LAKE GUNTERSVILLE, Ala. — While the main show at the Marine Formula STA-BIL Southern Challenge was the parade of giant sacks brought to the scales by Aaron Martens, Marty Stone and Mike Iaconelli, the sideshow was seeing which angler near the bottom of the standings could fight his way back into contention and score some valuable points in the race to the postseason.
Davy Hite was sitting in 47th place when Day Three began and knew he needed a big day to gain ground in the Toyota Tundra Bassmaster Angler of the Year race as well as make a move in the standings.
"I felt like in 47th place, you can only move down a couple places, so I went out there shooting for a good bag," Hite said. "You want to get a few fish in the livewell right off the bat. You don't want to skunk. Getting a quick limit was a great feeling because mentally, I could run new water and relax. I fished a place I hadn't fished in 5 years and ended up catching a 6- and 7-pounder there."
That instinctive move ended up paying off for Hite, as his 25-pound, 12-ounce sack propelled him into 23rd place, one of the bigger moves of the day. Hite came into the tournament sitting in 53rd place in the TTBAOY race and will take home enough points to also get into Classic contention with three events to go.
Wade Grooms also made a move courtesy of a solid stringer. For Grooms, the real battle came after Day Two, when he spent the weigh-in stressed out over whether or not he would make the top 50 cut.
"I was halfway back to the hotel yesterday when my mom called and told me to come back," Grooms said. "When there is no stress, fishing is just so much easier. I just wanted to go out and have fun on the water. It was a relief knowing I had a check coming, so I could fish relaxed and that really helped me today."
On the strength of his 24-15 Day Three bag, Grooms leapfrogged 24 anglers to finish the tournament in 24th. That improvement earned Grooms a nice check and will help him take home some much-needed points as he currently sits mired in 82nd place in the TTBAOY race.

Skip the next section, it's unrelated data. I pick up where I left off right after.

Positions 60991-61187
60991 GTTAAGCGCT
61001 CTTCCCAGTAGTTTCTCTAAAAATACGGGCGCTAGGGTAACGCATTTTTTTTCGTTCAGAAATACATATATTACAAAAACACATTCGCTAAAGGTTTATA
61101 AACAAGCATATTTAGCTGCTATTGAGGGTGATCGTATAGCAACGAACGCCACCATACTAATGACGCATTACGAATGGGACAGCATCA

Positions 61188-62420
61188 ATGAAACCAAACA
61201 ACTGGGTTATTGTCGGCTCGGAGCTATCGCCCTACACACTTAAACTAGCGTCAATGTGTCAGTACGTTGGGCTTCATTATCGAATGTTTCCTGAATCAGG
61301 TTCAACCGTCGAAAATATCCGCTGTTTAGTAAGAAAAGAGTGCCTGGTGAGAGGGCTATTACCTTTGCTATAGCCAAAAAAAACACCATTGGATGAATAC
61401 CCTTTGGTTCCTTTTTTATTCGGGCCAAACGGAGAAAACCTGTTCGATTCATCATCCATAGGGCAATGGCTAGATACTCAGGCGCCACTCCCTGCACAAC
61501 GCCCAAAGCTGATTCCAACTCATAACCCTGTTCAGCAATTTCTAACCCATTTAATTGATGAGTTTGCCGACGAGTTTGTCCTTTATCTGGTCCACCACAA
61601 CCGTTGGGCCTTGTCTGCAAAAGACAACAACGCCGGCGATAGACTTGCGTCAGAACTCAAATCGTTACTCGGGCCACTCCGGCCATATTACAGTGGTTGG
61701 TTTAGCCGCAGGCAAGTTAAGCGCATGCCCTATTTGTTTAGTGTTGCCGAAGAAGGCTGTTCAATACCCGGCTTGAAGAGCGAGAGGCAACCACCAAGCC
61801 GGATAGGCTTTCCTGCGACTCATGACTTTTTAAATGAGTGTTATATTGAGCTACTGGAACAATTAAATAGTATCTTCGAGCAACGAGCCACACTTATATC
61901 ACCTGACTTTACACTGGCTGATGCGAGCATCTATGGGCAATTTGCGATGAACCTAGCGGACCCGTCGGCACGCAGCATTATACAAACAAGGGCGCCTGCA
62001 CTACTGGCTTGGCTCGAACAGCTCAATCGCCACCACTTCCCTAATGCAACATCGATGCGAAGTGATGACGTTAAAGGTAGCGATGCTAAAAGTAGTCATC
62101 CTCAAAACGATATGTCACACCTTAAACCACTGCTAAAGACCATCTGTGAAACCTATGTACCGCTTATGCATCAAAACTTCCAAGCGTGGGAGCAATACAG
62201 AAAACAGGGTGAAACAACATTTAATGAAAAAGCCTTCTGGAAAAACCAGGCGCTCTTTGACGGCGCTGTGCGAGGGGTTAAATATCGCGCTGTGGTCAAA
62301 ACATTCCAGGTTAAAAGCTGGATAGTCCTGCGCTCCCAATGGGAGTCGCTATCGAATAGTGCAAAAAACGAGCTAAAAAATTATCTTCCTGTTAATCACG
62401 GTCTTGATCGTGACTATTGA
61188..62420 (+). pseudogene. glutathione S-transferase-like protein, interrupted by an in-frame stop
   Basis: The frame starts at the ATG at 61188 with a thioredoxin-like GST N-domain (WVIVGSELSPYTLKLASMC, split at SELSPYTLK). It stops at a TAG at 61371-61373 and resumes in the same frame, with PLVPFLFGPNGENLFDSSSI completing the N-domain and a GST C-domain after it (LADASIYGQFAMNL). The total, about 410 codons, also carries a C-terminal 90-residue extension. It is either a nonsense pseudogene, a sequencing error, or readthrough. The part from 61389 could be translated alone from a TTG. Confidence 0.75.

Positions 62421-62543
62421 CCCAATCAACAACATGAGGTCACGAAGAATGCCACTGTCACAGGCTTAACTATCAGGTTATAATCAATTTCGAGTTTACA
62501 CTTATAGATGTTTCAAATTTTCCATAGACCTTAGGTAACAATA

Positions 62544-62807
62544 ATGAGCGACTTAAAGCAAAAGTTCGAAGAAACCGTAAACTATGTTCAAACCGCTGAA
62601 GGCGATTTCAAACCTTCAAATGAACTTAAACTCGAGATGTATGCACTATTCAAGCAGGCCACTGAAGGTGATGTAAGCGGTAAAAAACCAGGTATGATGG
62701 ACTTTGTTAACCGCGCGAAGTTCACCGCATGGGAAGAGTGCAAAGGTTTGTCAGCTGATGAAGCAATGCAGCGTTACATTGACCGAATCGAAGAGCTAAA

On the flip side of Grooms, Dean Rojas was just happy to survive the tournament on Lake Guntersville. While many Elite Series anglers were hauling in eye-popping bags of Tennessee River largemouth, Rojas had to watch his slow slide down the leaderboard after each day of competition.
"I'm just happy to move forward from this tournament," Rojas said. "You just lose ground each day at this slugfest when you don't catch them. I'm looking forward to the rest of the season, especially Iowa and Oneida, places that really suit my strengths."
Looking back on his tournament, each day was a struggle to boat quality bites with his only saving grace being his bread and butter, the topwater frog.
"I caught my limit on an Aruku Shad and then went frogging," Rojas said. "Each day, I caught one around 5 pounds on Kermie, but I just haven't been around the right quality bites since practice. My goal going into today was to try and catch a really big sack, but I was just happy making the cut because I didn't have a good practice."
Rojas sits on the bubble for Classic contention in 31st place in the TTBAOY race with at least the top 36 receiving invitation. Expect him to only get stronger as the season heads to the froggy waters of the Mississippi River and Lake Oneida, where he won last season.
Dustin Wilks dropped even more than Rojas did after a tough third day on Lake Guntersville. Entering in 45th place, Wilks hoped to make a move from the bottom of the pack, but instead lost ground and finished with only 15 pounds, 2 ounces to fall to 49th.
"Four places is a big deal when you are trying to qualify for the Classic," Wilks said. "Yesterday, I had nearly 26 pounds and got lucky, so I started on those spots, but couldn't get the bites I needed. I just kept hitting water and had a few chances at 4- and 5-pound fish, but couldn't get them hooked up."
Like Rojas, Wilks spent part of his day trying to upgrade on a frog, but the fish wouldn't eat the bait all the way. Wilks painfully described the bass coming all the way out of the water to explode on the frog, but missing the bait entirely, something that he hadn't experienced before.
"I should have just stuck with the frog fishing all day and went for a 25-pound bag instead of a 20-pound bag," Wilks said. "I try to go for more consistent fishing and try to move up. I don't get crazy because I don't want to fall too much. A lot of people are happy to make the 50-cut, so they let up and I was trying to take advantage of that, but it just didn't work out today."